An Employer Identification Number for a business entity is analogous to a Social Security number for an individual. The IRS uses EINs to identify businesses and track their financial data. It's relatively easy to find a company's EIN if the company is a non-profit organization or if the company's stock is publicly traded.
Search for records in the U.S. Securities and Exchange Commission, or SEC, database, EDGAR. The EDGAR database contains financial reports that the SEC requires publicly traded companies to file. One such report is a Form 10-K, a company's annual report to shareholders. A company's Form 10-K includes its EIN, as well as other information such as its address, phone number and state of incorporation.
Look at a form W-2 or form 1099 that the company issued. Companies use these forms to report payments to employees and contractors. An employer includes its EIN in box "b" of the form W-2 that it files with the government and provides to its employees. The EIN also appears on form 1099 beneath the company's name and address.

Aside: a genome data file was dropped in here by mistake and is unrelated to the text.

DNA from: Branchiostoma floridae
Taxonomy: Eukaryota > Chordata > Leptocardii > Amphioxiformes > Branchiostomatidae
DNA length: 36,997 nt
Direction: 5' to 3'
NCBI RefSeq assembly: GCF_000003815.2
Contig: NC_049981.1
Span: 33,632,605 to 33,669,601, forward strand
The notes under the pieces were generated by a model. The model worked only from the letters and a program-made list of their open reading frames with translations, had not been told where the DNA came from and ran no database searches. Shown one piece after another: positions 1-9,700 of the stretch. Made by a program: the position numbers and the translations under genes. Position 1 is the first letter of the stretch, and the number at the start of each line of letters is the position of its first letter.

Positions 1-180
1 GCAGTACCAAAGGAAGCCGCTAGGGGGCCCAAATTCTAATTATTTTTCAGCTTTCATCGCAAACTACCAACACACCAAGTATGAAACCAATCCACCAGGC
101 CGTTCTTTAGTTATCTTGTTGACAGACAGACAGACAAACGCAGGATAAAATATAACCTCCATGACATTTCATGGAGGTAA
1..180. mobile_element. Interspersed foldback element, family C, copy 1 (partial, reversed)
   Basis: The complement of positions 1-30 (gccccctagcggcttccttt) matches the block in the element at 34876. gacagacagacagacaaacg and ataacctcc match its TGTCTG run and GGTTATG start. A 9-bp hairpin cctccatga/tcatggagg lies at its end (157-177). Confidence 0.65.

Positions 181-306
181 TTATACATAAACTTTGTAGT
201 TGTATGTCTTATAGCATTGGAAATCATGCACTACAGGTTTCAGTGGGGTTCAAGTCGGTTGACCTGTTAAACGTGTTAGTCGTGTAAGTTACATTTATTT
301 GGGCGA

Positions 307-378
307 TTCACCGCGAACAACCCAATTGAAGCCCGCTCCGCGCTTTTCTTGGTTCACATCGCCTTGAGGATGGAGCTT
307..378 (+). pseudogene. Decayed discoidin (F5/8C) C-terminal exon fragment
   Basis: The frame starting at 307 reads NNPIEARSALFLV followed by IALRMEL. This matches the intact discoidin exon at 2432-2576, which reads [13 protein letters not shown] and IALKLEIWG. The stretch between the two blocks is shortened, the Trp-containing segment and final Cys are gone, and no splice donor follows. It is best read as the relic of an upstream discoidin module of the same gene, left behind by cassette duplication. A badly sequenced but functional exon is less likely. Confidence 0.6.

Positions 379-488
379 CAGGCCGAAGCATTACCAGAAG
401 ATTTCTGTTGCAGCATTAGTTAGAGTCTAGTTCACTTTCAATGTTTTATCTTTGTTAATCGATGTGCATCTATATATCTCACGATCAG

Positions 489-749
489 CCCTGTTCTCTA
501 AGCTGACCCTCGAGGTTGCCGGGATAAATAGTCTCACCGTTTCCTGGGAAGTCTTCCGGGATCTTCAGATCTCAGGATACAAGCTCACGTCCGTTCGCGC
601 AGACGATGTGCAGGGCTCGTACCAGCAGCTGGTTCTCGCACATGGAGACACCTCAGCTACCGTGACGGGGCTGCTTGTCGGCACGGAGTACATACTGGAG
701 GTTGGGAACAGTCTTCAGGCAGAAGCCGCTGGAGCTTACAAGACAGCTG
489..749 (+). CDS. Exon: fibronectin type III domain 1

Search the IRS Exempt Organizations database to find an EIN for a nonprofit organization. The IRS makes nonprofit EINs publicly available so that businesses and individuals who want to donate money, goods or services to a nonprofit can verify that the organization is registered as tax-exempt with the IRS.
Call or email the company's accounting department and ask for its EIN. A company may be reluctant to provide this information because it could put the company at risk of identity theft. Be prepared to provide a valid business reason for your request.
Some services offer to find a company's EIN for you in exchange for a fee. If you have a valid business reason for finding the EIN, you should be able to find it yourself at no charge.